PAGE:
To obtain real data, in addition to its current collaborations with scientists both from Academia and Industry, Makutu is developing a new branch of research activities by carrying out its own laboratory measurements. The desire to carry out its own measurements is motivated by the need to solve problems whose increasing complexity involves a large number of physical parameters that need to be calibrated. For instance, in order to take into account porosity, parameters such as viscosity, attenuation, thermodynamic effects, etc., must be integrated, and their impact must be properly analyzed before considering using them to characterize the propagation media. This constitutes a clear step ahead for Makutu, and opens up new prospects of contributing to the characterization of very complex media based on wave field measurements.
Regarding the development of numerical schemes, Makutu is developing high-order Discontinuous Galerkin (DG) methods and high-order time schemes. Recently, the team has launched a new research project on space-time integration for seismic waves, in partnership with Total. The coupling of DG methods with other techniques of discretization is also under consideration. Trefftz-DG and Hybridizable DG methods are currently developed both for poro-elastic waves and electromagnetic waves. HDG and HDG+ formulations are also under study for helioseismology.
The research activities of members of Makutu share a common theme of using numerically computed wavefield measurements to reconstruct the propagation medium they passed through before recording. The medium can be reconstructed by identifying either the physical parameters or the geometrical parameters that characterize it. In each case, the next step is to solve an inverse problem that is non-linear and ill-posed. To solve it, Makutu is focusing on the Full Waveform Inversion (FWI), which is a high-definition imaging method widely used in the field of geophysics.
4 Application domains
Makutu research program is organized around three principal domains of applications: geophysical exploration, solar imaging, and music. Each of them requires a relevant panel of significant contributions requiring achievements in laboratory measurements, modeling, mathematical analysis, advanced numerical schemes and massively parallel software development. Experimental research is a new activity that will ensure the team to have its own set of real data in addition to those provided by its partners. Makutu's application domains can be regrouped into a long-standing activity dedicated to subsurface imaging, and two more recent activities dedicated to solar imaging and the development of numerical wind instruments. Each field of application is not compartmentalized in the methodological sense of the term: equations, numerical schemes and programming practices can be shared and then adapted to the application in question.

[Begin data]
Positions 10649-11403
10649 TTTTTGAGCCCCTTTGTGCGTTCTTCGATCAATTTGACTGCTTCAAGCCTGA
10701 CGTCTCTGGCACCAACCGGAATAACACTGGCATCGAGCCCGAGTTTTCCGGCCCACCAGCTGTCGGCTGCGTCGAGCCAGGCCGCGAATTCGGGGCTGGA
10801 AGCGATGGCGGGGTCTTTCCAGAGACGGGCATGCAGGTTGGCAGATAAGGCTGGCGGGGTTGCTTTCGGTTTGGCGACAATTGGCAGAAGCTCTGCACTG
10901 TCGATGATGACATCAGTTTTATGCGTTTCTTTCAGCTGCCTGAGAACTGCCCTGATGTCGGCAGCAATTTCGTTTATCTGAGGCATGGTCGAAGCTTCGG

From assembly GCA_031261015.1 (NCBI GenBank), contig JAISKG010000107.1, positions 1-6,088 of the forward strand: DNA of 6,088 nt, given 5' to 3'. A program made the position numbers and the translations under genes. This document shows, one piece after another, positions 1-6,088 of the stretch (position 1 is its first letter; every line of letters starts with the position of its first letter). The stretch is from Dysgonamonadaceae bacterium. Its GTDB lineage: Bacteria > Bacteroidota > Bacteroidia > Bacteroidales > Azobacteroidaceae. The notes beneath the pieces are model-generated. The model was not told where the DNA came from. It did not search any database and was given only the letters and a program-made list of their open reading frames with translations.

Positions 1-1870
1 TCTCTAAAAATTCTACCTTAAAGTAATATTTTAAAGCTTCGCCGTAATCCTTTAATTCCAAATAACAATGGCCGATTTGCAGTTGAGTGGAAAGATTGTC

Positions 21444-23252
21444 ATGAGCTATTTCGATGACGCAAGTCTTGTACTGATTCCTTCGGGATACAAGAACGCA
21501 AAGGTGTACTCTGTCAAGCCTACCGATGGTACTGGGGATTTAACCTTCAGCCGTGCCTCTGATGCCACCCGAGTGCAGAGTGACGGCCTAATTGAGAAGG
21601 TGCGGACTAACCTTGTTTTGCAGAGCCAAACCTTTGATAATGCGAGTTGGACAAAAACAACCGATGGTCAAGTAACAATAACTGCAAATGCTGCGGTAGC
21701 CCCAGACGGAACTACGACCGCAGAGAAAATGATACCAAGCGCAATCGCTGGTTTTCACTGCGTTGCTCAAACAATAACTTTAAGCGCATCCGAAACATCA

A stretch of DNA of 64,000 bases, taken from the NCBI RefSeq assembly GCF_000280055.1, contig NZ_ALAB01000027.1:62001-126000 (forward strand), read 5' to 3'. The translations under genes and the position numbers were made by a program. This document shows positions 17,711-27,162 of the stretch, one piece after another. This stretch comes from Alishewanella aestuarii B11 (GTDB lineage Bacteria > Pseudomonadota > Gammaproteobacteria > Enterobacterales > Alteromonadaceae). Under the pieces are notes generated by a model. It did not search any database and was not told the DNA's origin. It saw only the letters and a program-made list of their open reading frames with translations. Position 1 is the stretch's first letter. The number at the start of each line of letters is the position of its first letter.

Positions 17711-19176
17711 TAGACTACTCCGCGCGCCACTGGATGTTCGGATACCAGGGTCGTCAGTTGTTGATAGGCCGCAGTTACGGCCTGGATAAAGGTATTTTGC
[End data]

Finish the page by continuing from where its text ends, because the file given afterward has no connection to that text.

4.1 Geophysical exploration
Geophysical exploration is a historical field for the team (see e.g 52, 56, 57, 61.Geophysical exploration has been driven for a very long time by the goal of finding hydrocarbons. Today, it is evolving towards a very proactive direction in favor of renewable energies and Makutu commits part of its research activities in this direction. As a powerful tool for mapping the subsurface, seismic imaging is very useful in many applications like geothermal energy and injection of CO2.
These applications share the Full Waveform Inversion (FWI) as a solution methodology for reconstructing quantitatively the physical parameters from observed data. FWI can be carried out in time-domain 55, 84, 95, 96 or in frequency domain 89, 88, 87. Its main feature is to avoid the formation of the large Jacobian matrix by computing the gradient of the misfit functional using the adjoint-state method 64. A detailed review of FWI for geophysical applications can be found in 86.
4.1.1 Deep geothermal energy